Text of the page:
One of the (much hyped) new features of AutoCAD 2011 was the inclusion of handling pointcloud data. In this post we will take a quick look at this functionality and how you can make real use of this.

The first issue is that AutoCAD can only read specific (limited) pointcloud formats; LAS, XYB and the 2 Faro formats FLS and FWS. Many users will find this a limitation and need further formats. Further formats may be imported by adding the free version of PointCloud from kubit. The product page is here and the software may be downloadedhere. PointCloud adds the formats PTZ, RiScan Pro and ASCII (CSV, TXT etc).

The workflow of importing pointcloud data is to first index the supplied file to create a PCG file which is Autodesk’s pointcloud format.

This PCG file may be attached in the same way as any other AutoCAD block or image file.

The method of display of the points depends on the current AutoCAD Visual Style. A 2D non-rendered (2D) style displays all of the points in a single colour: black. Selecting a rendered (shaded / 3D) style displays the points in colour.

AutoCAD manages the number of points displayed on the screen. At first loading the density of the points displayed may appear rather thin. Select the density command. Here I have set the value 70. The display is now far more usable. You will find the pan and orbit are very quick and all points within the cloud may be via the Node object snap.

Many will view the fact that AutoCAD can only display the whole cloud or no cloud as a major limitation, this is another limitation that may be bypassed with kubit’s PointCloud software although this further functionality requires the paid version.

PointCloud allows the definition of sections which may be managed in the section manager. These may be created in the following ways;

  • Slice
  • (Shift slice up/down and change slice thickness)
  • (Multiple slices: Parallel or perpendicular to objects/curves)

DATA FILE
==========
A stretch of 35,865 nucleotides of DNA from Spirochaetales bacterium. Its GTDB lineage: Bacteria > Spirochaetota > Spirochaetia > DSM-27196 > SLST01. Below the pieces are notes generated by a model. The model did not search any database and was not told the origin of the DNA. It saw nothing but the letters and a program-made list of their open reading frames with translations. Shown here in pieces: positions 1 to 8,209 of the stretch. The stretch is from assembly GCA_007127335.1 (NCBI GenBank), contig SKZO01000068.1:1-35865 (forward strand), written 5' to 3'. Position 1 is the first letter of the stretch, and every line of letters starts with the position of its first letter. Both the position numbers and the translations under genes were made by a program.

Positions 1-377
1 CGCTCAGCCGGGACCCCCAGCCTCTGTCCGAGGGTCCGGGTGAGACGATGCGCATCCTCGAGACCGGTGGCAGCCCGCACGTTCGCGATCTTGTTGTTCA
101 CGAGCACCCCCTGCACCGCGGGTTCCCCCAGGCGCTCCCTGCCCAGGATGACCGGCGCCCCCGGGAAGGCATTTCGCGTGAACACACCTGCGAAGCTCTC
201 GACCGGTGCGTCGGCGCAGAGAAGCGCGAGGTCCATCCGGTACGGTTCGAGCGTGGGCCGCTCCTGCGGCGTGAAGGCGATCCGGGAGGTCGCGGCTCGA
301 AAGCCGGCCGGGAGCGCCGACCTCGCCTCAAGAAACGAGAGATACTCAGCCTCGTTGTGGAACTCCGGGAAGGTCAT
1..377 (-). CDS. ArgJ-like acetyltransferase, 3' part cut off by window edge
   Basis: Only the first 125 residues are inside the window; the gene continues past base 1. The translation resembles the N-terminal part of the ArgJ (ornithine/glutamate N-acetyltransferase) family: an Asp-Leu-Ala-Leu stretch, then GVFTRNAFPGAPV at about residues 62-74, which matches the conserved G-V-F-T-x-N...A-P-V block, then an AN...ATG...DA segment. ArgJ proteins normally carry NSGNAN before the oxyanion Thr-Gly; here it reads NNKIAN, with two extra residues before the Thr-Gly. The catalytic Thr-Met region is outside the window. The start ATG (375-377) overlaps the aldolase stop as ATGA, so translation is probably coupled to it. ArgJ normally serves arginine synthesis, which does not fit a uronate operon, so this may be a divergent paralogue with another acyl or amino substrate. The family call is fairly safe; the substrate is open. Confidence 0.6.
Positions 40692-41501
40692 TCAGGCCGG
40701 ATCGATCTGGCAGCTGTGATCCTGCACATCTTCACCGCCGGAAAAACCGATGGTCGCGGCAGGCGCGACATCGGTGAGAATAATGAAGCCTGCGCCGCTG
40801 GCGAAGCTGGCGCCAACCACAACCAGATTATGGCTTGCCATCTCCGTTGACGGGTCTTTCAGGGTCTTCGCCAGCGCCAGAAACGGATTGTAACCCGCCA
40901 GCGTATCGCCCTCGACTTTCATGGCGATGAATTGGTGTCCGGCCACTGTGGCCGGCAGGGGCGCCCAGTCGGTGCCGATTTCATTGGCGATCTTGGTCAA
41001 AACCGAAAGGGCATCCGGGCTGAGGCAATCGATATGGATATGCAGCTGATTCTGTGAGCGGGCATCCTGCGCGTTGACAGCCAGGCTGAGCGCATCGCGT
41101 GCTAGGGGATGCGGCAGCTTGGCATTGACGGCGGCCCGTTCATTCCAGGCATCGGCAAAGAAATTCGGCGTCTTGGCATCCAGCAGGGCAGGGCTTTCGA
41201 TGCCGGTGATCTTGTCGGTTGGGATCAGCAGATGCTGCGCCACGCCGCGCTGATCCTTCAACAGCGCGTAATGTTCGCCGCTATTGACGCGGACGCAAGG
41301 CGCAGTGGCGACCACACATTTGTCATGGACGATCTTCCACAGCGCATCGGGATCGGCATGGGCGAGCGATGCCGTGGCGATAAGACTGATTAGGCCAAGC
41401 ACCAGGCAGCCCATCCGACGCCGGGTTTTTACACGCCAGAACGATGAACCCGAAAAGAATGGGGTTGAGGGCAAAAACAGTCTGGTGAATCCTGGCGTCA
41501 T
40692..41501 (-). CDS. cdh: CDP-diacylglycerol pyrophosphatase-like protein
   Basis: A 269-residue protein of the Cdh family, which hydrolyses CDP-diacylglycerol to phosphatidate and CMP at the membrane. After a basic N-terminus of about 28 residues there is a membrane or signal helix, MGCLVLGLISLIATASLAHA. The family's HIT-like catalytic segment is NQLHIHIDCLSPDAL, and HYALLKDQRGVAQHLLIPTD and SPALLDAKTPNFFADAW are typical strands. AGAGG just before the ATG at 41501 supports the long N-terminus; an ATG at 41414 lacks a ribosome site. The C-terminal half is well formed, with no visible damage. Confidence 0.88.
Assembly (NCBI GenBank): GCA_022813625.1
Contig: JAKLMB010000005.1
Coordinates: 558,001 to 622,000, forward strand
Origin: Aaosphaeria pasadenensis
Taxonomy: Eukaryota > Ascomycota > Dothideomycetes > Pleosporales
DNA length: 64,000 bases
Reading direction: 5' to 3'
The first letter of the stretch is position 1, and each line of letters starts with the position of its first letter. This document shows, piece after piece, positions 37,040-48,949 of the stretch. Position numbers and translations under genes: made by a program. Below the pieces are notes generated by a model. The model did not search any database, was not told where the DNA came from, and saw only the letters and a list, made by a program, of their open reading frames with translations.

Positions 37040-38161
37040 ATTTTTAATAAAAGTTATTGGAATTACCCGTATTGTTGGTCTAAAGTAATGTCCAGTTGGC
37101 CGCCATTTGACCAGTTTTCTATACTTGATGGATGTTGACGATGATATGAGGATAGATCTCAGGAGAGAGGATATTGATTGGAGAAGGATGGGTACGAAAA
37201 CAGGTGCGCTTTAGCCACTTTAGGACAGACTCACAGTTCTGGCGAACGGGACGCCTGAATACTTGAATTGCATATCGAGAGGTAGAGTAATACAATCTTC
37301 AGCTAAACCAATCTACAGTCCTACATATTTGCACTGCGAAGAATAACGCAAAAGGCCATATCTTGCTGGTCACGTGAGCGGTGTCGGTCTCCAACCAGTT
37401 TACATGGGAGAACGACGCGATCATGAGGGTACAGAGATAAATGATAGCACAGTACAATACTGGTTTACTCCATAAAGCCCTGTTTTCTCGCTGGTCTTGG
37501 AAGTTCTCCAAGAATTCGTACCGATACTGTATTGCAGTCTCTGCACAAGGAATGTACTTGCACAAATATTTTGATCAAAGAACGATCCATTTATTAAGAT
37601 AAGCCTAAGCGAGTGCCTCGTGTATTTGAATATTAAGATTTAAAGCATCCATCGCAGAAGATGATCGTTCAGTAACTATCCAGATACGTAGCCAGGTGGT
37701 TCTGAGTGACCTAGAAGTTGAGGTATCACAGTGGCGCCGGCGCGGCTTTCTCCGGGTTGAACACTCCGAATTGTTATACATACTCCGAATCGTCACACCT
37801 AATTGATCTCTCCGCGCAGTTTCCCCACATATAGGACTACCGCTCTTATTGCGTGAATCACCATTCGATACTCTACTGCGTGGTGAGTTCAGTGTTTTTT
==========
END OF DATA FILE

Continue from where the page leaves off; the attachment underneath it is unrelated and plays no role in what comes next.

• Clipping Box
  • Clipping Polygon (2D projection, inside or outside remains visible).

A typical use of the slice command is to create a plan.

This of course may then be traced. If the version of PointCloud being used is the Pro version then the Automatic Fitting may be used to fit the plan to the slice. This is completed by drawing a very approximate polyline (with the correct number of corners) and selecting the Fit Polygon command.

Working with elevations is a key use of PointCloud data. This however shows another weakness in the AutoCAD  pointcloud display. The density of the data displayed may not be sufficient for tracing details.

Again, PointCloud may come to the rescue here. Using the section manager individual sections of the data set may be saved in PTC format – the native format of kubit’s PointCloud (which enables the support for PointCloud data in AutoCAD’s prior to 2011). The display of the PTC is far denser allowing the details to be seen clearly.

Edit/Note: Release 7, released in May 2011 introduced “SmartSections” a new way of creating and working with this higher density display. The new SmartSections are faster and simpler to use. End Edit/Note.

A further tool within PointCloud is Plane fitting. This enables a plane to be fitted to a number of points and in the case of elevations, the UCS placed on this plane ensuring the elevation is drawn in the correct position.

At first glance it may seem that are are too many disadvantages to using the Autodesk PCG engine and other tools provide a better solution. However when you consider that the PCG engine allows up to 2 billlion points to be inserted into AutoCAD I would suggest that PCG + PointCloud is the ideal tool to manage the dataset within AutoCAD, creating overall plans and views.  with sectioning the data to PTC sections for detail extraction. Take time to download and evaluate PointCloud, again details here.